Tuenti Challenge 7

Challenge 13 - R’lyeh


Last week, during our volcanic studies near Point Nemo, our radar system detected some anomalies in a previously unexplored area of the seabed. According to the data an unbelievably massive object, around 200 meters tall and 60 meters wide, was lying in an otherwise empty part of the ocean floor. We were ecstatic at first; no one was expecting a discovery of this magnitude and so we rushed to identify the object, sending our ROV to take some pictures of it.

When the first images finally arrived, we were puzzled. Although the ROV hadn't yet reached the object, it was close enough to shed some light on it, outlining its majestic contour. It seemed to be some kind of anthropomorphic statue, with a wide torso and what seemed like giant octopi tendrils coming out of its mouth. An ominous feeling set in my stomach but we would be foolish not to take this further: this was something unheard of and had implications that would change humanity forever. Or so we thought.

The statue was so big that it was impossible to take a clear look at it with our equipment. We needed a strong light to be able to discern details in those dark waters, so the ROV had to get close enough to it that we could never get a proper image of the complete sculpture. It seemed to be made out of a porous, black rock, probably some kind of tholeiitic basalt, and its surface was covered with deep inscriptions that lacerated the rock so deeply that they appeared to be pitch-black. They were numbers, we realized. Hundreds, thousands, millions of numbers crawling over the surface of this idol for who knows how many eons.

We needed to know what they meant. Something unearthly was driving us to uncover this mystery and made us study the statue for five long, sleepless days. Of the unspeakable horrors that we saw I shall tell you only what is strictly necessary in this letter. I shall not speak of the dark and cosmic horrors awaiting in the black depths, nor of the madness that took over our minds. We found out that some numbers were carved deep inside the rock itself while others were merely painted on its surface, as if written by some gigantic and otherworldy being. They were grouped subtly in pairs, made up of one carved and one written number. All except a few of them, which seemed to lie by themselves on the stone.

The lone numbers were missing their partners, we knew as much, although now my mind refuses to remember of how we came upon that knowledge. After a long strenuous effort, we made a breakthrough: the written number is always derived from the carved one, by a series of confusing mathematical operations. By reapplying this algorithm, we were able to reconstruct all of the pairs that were missing a written number. As hard as we tried, however, we were not able to reverse the process and obtain the missing carved numbers. We could not even be sure if every written number has a corresponding partner, but I suspect not all of them do; chaos should be expected when dealing with the offspring of Azathoth.

I am now the only one left and I am afraid that the same dementia that devoured my companions is taking hold of me. Before I fall, though, I will write down the algorithm that we found and all of the written numbers missing their carved partner. There is not much time left, so I must hurry. Please, whoever you are, if you have this letter in your hands you must finish our job before he wakes up. Ph'nglui mglw'nafh C'thulhu R'lyeh wgah'nagl fhtagn.

int64_t carvedToWritten(int64_t n)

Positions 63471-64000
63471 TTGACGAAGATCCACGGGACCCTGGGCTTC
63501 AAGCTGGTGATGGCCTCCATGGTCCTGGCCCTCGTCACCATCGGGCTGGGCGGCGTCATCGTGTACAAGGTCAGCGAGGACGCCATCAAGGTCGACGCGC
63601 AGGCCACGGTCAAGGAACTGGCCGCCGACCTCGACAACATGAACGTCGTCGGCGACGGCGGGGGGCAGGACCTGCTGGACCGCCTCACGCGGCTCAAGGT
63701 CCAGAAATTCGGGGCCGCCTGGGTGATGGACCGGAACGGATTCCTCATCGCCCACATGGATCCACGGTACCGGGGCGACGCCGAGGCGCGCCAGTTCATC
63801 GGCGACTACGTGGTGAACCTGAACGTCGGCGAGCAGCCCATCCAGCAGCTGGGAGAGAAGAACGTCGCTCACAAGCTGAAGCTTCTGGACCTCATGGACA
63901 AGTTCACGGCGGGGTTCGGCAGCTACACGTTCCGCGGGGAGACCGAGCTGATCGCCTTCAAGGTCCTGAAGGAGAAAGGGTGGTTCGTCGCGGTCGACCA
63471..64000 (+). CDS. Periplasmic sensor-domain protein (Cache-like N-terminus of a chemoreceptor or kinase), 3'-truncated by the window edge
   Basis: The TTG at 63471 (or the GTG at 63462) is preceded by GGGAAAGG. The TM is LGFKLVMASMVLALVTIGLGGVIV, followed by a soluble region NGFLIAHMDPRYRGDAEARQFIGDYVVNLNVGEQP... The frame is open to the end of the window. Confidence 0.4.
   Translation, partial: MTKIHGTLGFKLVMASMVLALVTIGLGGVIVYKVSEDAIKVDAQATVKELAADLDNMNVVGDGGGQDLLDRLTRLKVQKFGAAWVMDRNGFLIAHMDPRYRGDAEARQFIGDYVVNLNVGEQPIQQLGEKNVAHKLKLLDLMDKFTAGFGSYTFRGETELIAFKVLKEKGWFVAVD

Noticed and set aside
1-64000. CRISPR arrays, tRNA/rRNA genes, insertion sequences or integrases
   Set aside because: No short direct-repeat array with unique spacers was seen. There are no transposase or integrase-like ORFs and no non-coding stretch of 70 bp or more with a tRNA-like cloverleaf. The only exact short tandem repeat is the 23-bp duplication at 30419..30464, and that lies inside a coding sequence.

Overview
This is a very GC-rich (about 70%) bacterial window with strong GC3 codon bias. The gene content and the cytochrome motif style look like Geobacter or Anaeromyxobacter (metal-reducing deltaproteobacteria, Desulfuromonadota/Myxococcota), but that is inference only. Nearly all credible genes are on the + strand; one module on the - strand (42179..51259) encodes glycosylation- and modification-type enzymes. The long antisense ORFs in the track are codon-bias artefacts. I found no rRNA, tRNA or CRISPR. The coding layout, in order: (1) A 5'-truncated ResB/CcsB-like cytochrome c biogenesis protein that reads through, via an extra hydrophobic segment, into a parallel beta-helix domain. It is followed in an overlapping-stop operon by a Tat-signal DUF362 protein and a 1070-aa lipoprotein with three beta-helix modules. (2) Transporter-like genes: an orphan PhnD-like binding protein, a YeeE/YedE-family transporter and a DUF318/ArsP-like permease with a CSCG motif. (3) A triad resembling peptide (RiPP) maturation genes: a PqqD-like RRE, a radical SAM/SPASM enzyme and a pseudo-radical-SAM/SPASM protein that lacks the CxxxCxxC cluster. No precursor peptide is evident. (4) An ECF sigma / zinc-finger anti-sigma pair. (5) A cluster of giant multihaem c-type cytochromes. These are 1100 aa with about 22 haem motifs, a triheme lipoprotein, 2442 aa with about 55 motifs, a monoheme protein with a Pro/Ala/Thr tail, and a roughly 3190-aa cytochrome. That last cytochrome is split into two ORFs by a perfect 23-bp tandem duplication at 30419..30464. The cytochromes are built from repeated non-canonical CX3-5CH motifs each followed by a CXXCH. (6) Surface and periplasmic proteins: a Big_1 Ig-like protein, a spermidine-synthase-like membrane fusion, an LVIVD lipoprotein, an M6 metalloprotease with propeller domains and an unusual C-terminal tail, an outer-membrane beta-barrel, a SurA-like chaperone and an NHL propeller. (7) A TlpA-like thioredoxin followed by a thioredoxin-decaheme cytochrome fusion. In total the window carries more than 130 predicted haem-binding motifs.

int64_t r = 0;
    for (int64_t i = 0; i < 64; ++i)
        int64_t a = 0;
        for (int64_t j = n; j >= 0; --j)
            int64_t b = 0;
            for (int64_t k = 0; k <= i; ++k)
                int64_t c = a ^ ((i & (n ^ j) & 1) << k);
                a ^= (j & (1LL << k)) ^ b;
                b = (((c & j) | ((c ^ j) & b)) & (1LL << k)) << 1;
        r |= (a & (1LL << i));
    return r;


The first line will contain an integer C, the number of cases for our problem.
Each case consists of a line with an integer N, a written number.


For each case, a line starting with "Case #x: " followed by the corresponding carved number. If there is more than one possible carved number, pick the smallest one. If the written number doesn't have a corresponding carved number, write "IMPOSSIBLE".


Case 1:
Case 2:
Case 3:
Case 4:
Case 5:

In Case 1, the answer is 3. Notice that if you apply the nefarious function to 3 you obtain 6.
In Case 2, the answer is IMPOSSIBLE. There isn't a corresponding carved number for 11.
In Case 3, the answer is 6. Note that 23 could also be derived from 37, but 6 is smaller.
In Case 4, the answer is 398.
In Case 5, the answer is 8526.


  • 1 ≤ Carved numbers ≤ 232 - 1
  • 1 ≤ Written numbers ≤ 264 - 1

Sample Input


Sample Output

Case #1: 3
Case #3: 6
Case #4: 398
Case #5: 8526

Test your code

You can test your program against both the input provided in the test phase and the input provided in the submit phase. A nice output will tell you if your program got the right solution or not. You can try as many times as you want to. Be careful with extra whitespaces, the output should be exactly as described.

Test your program against the input provided in the test phase

Download test input

Program output:

Test your program against the input provided in the submit phase

Download input

Program output:

During the submit phase, in some problems, we might give your program harder inputs. As with the test token, a nice output will tell you if your program got the right solution or not. You can try as many times as you need.

In the actual contest you first need to solve the test phase before submitting the code, you must provide the source code used to solve the challenge and you can only submit once (once your solution is submitted you won't be able to amend it to fix issues or make it faster).

If you have any doubts, please check the info section.